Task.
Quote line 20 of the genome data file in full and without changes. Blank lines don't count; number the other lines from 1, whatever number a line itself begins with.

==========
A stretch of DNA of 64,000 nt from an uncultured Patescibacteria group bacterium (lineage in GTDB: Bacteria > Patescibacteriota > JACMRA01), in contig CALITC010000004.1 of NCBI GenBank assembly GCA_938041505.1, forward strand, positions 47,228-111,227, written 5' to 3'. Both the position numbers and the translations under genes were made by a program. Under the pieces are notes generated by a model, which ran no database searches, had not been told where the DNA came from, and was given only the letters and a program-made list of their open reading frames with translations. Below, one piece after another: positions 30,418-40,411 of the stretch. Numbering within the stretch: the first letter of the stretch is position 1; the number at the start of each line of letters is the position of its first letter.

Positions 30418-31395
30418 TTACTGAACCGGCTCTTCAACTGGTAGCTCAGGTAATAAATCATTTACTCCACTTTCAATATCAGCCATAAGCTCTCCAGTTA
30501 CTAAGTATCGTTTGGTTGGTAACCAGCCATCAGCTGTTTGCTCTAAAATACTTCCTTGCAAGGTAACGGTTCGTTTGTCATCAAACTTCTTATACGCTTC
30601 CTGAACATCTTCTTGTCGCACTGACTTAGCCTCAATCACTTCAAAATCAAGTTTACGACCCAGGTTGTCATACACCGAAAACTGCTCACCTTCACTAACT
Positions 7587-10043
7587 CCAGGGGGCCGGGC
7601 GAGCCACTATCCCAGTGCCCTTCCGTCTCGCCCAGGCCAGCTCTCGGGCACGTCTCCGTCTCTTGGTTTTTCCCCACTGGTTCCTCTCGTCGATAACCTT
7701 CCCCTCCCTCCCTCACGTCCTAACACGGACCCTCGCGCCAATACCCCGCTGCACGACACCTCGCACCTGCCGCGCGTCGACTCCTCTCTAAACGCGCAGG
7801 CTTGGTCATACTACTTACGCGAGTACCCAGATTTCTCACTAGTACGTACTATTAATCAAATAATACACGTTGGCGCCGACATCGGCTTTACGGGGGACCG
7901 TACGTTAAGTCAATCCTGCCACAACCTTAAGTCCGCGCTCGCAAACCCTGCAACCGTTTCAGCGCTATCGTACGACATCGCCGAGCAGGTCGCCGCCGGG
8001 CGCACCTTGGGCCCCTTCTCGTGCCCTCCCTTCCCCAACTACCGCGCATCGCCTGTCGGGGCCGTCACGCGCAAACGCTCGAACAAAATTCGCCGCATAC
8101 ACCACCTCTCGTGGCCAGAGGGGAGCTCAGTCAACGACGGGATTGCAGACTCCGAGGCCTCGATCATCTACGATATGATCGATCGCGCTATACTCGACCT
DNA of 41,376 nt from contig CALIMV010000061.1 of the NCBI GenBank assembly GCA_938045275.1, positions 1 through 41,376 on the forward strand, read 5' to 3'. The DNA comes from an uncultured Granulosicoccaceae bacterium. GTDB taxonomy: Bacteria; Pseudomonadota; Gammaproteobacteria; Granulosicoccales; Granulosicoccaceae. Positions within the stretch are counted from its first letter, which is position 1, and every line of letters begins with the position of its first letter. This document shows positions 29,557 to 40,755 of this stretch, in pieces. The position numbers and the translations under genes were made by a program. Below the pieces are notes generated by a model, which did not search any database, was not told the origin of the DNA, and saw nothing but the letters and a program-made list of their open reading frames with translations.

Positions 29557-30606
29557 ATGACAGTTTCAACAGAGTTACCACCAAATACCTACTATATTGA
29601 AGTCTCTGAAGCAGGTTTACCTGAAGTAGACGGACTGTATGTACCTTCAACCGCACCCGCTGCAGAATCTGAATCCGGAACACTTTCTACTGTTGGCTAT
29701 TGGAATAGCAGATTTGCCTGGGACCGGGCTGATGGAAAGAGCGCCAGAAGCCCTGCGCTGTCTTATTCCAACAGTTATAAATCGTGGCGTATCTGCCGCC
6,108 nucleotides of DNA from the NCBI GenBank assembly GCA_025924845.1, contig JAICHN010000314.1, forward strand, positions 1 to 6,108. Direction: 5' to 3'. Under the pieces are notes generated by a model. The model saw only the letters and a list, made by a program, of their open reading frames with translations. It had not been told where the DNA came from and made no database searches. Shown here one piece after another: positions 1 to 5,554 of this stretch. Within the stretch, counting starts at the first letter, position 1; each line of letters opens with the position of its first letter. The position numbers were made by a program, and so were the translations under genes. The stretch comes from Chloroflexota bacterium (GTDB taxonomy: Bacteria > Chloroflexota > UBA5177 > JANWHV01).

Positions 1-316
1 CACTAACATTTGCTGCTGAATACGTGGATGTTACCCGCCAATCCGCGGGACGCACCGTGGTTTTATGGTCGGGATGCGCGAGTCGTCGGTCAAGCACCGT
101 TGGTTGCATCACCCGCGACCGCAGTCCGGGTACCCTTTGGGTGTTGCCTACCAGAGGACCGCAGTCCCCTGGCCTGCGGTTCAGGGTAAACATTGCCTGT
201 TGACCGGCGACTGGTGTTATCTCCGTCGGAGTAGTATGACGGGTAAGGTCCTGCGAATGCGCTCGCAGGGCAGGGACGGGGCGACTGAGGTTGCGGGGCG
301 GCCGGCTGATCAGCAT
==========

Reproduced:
Positions 1-316